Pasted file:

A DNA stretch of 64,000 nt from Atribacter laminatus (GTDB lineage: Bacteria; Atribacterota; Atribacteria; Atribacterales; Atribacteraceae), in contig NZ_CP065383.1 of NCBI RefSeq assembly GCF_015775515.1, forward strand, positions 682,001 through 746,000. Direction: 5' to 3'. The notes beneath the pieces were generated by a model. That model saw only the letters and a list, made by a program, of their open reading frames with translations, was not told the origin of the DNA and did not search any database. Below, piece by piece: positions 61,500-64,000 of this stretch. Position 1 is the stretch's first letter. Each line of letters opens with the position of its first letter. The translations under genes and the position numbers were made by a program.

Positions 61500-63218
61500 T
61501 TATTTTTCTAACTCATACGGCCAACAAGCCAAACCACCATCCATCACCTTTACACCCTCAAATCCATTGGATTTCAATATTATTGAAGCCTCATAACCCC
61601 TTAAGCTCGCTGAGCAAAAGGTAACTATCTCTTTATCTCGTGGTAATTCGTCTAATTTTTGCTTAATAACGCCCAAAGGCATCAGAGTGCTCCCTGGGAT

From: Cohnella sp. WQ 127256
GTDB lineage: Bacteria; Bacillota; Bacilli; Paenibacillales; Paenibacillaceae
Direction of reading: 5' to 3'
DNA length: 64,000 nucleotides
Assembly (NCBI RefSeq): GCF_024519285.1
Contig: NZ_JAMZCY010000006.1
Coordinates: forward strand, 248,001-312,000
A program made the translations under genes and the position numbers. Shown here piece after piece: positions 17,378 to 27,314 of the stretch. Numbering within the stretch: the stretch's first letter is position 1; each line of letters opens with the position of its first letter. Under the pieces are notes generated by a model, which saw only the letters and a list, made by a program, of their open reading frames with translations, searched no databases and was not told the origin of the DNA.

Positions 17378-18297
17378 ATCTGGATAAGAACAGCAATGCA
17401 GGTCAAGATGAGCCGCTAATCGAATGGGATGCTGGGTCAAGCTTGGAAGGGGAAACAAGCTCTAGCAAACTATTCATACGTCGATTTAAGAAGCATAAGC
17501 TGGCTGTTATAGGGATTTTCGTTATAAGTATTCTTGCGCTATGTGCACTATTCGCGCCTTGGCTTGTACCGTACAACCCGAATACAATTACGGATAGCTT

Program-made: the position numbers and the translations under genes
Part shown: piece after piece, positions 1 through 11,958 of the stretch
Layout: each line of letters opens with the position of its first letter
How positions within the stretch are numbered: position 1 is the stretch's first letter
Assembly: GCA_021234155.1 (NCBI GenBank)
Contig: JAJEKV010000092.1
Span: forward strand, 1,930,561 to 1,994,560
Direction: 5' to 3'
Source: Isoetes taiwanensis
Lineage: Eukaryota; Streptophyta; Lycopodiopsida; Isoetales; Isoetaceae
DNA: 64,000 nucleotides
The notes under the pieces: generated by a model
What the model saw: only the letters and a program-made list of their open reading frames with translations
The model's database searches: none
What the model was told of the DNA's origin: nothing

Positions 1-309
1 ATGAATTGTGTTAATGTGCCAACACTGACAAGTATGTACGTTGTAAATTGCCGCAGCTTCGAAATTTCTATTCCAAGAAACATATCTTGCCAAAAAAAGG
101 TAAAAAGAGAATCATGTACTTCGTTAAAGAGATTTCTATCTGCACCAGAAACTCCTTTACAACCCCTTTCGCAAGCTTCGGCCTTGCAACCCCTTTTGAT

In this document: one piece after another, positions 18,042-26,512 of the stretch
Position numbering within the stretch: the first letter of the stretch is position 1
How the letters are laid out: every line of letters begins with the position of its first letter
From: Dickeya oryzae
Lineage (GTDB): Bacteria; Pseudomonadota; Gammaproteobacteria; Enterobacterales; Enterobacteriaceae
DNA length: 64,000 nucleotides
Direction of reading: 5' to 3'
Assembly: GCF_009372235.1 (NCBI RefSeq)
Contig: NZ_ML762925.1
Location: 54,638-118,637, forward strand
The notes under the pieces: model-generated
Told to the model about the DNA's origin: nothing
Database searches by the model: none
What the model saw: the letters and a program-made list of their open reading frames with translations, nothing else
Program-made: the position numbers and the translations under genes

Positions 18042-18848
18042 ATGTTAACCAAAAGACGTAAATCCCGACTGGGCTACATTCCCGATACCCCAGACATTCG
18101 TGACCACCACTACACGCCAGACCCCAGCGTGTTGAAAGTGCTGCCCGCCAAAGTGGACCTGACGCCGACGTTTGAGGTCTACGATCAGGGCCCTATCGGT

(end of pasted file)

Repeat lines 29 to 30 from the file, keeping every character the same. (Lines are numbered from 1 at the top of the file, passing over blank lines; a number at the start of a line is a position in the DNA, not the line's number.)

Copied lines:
The notes under the pieces: generated by a model
What the model saw: only the letters and a program-made list of their open reading frames with translations